Last update: 21-Dec-2013 10:02 pm
Saturday, December 21, 2013
Trinidad & Tobago Guardian Online
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Rowley wants tough penalties for criminals
Demanding that criminals be brought to book, a tough-talking Dr Keith Rowley says he will call on Prime Minister Kamla Persad-Bissessar to introduce draconian penalties for criminals who “take out” witnesses to prevent the prosecution of their cases. The Opposition Leader, speaking at a PNM meeting at Hi-Lo carpark, St Augustine, on Tuesday night said he intended to put the request to Persad-Bissessar in a meeting today which he requested to discuss the crime spike in the Duncan Street area.
Rowley said the Opposition was now in a position to influence government policy. He said he walked on Duncan Street last Saturday and the fear was such that “you could have cut it with a knife.” There was an escalation of violent crime in the area over the last few weeks, including the murder of two teenagers. Rowley said: “We empathise with the victims of east Port-of-Spain and we demand that the criminality be brought to book.
“I will ask her to see whether it is possible for us to strengthen and put serious, draconian penalties to bear upon any person who tampers with any witness. So if you commit crime A and the penalty is ten years, witness-tampering must be 15 years. “Tampering with witnesses drives a wedge at the heart of the criminal justice system. The criminals know if there is no witness and if they are afraid to talk, in whatever they do in broad daylight there is no prosecution.”
Referring to Duncan Street, he added: “People are so afraid to even talk to you because they are afraid that somebody might see them talking to you and he might kill them, having accused them of ‘ratting’ on them. We have to protect witnesses with serious responses.” Rowley said the PNM was so serious that if legislation to the end needed amending or strengthening in Parliament, once it made sense and had a chance of success, the Opposition would support it.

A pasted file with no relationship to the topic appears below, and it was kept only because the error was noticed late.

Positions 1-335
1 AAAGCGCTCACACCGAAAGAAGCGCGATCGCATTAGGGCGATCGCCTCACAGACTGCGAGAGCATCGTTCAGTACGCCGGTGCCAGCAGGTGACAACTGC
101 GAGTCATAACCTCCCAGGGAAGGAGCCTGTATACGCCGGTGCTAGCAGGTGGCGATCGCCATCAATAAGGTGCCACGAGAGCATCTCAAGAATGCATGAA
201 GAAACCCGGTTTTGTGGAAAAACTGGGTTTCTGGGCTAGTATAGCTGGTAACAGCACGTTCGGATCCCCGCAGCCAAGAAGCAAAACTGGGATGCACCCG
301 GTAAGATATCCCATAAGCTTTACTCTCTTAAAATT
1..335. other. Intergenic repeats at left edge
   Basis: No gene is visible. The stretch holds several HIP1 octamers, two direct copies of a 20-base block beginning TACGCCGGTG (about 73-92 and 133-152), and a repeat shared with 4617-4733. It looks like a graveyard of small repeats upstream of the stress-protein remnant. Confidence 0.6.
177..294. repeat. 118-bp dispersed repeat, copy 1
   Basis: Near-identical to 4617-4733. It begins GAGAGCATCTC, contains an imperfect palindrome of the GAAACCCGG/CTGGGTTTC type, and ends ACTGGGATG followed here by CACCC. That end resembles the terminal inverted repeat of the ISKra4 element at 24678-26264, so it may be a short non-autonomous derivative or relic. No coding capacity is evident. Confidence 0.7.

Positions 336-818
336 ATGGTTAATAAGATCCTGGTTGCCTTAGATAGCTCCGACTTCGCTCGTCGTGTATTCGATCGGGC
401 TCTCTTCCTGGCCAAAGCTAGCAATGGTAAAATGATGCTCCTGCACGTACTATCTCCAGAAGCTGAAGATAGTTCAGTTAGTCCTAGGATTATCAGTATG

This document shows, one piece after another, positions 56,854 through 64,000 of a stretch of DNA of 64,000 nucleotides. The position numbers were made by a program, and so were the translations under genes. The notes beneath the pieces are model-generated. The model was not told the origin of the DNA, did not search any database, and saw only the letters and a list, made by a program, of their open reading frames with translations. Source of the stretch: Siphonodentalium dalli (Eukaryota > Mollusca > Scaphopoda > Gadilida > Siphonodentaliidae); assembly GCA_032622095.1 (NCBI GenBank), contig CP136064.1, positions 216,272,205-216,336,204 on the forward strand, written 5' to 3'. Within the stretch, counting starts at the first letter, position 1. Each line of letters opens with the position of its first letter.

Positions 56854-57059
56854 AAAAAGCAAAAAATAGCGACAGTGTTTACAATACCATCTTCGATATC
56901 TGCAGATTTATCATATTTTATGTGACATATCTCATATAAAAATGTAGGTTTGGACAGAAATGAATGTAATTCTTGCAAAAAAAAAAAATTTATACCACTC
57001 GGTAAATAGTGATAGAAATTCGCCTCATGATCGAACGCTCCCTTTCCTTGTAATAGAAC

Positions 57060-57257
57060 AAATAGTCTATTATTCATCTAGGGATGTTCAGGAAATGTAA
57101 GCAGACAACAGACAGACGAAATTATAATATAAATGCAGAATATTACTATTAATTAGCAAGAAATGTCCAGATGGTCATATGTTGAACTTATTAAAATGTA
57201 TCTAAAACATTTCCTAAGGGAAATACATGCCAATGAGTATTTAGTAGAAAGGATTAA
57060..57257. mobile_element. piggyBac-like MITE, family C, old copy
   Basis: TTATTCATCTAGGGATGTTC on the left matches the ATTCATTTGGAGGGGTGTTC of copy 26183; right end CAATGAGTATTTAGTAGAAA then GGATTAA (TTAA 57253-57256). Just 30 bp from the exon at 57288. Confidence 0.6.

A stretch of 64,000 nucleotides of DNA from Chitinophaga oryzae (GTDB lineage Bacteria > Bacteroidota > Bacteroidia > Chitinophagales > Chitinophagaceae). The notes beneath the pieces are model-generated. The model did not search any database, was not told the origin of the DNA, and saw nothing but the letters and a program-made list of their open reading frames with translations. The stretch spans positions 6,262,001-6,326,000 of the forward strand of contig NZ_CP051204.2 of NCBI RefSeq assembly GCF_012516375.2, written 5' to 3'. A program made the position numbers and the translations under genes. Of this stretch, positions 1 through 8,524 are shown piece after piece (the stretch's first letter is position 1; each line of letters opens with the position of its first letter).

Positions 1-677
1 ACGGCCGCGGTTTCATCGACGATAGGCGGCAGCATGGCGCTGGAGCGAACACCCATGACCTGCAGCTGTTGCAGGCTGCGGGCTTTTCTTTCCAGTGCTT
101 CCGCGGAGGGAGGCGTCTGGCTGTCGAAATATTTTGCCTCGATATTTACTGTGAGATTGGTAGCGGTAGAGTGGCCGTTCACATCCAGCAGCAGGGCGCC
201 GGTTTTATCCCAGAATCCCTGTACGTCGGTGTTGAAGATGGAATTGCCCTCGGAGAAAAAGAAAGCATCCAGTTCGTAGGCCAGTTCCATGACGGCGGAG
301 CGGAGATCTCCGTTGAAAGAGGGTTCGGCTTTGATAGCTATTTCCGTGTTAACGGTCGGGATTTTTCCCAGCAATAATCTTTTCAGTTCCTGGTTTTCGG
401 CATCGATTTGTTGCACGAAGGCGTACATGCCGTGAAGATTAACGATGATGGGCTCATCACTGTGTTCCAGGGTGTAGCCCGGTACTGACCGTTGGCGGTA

He said the Government’s “invasion and retreat” crime response was not curbing criminality in the area. “We cannot keep having a repeat of invasion and retreat. Every time there is a spike in murders, you invade east Port-of-Spain. You lock down the street, you lock down the block and then you gone and the criminality continues... the guns flow and then you come back for another invasion some time later on.”
Rowley said there had been a failure on the part of policing in the country and he dismissed the PM’s plan to go back to Parliament with death-penalty legislation. He said: “Before you hang anybody, you have to find out who you going to hang, who is committing the crime... if you have information which can be turned into evidence... if you can arrest and lay a charge... if you can tender evidence before the court, get a conviction and a sentence... only then does hanging come into it.
“And, of course, along the way, you have to have witnesses alive and well. How can you hang what you don’t see... who you have not arrested, charged?” he asked. He said it was against that background he had requested the meeting with Persad-Bissessar. “We are in a position to put PNM policies and demands to the Government,” he added.
However, he said, the PM said she would “talk and agree” and, therefore, he would not be making any demands on her, he would be making “requests.”
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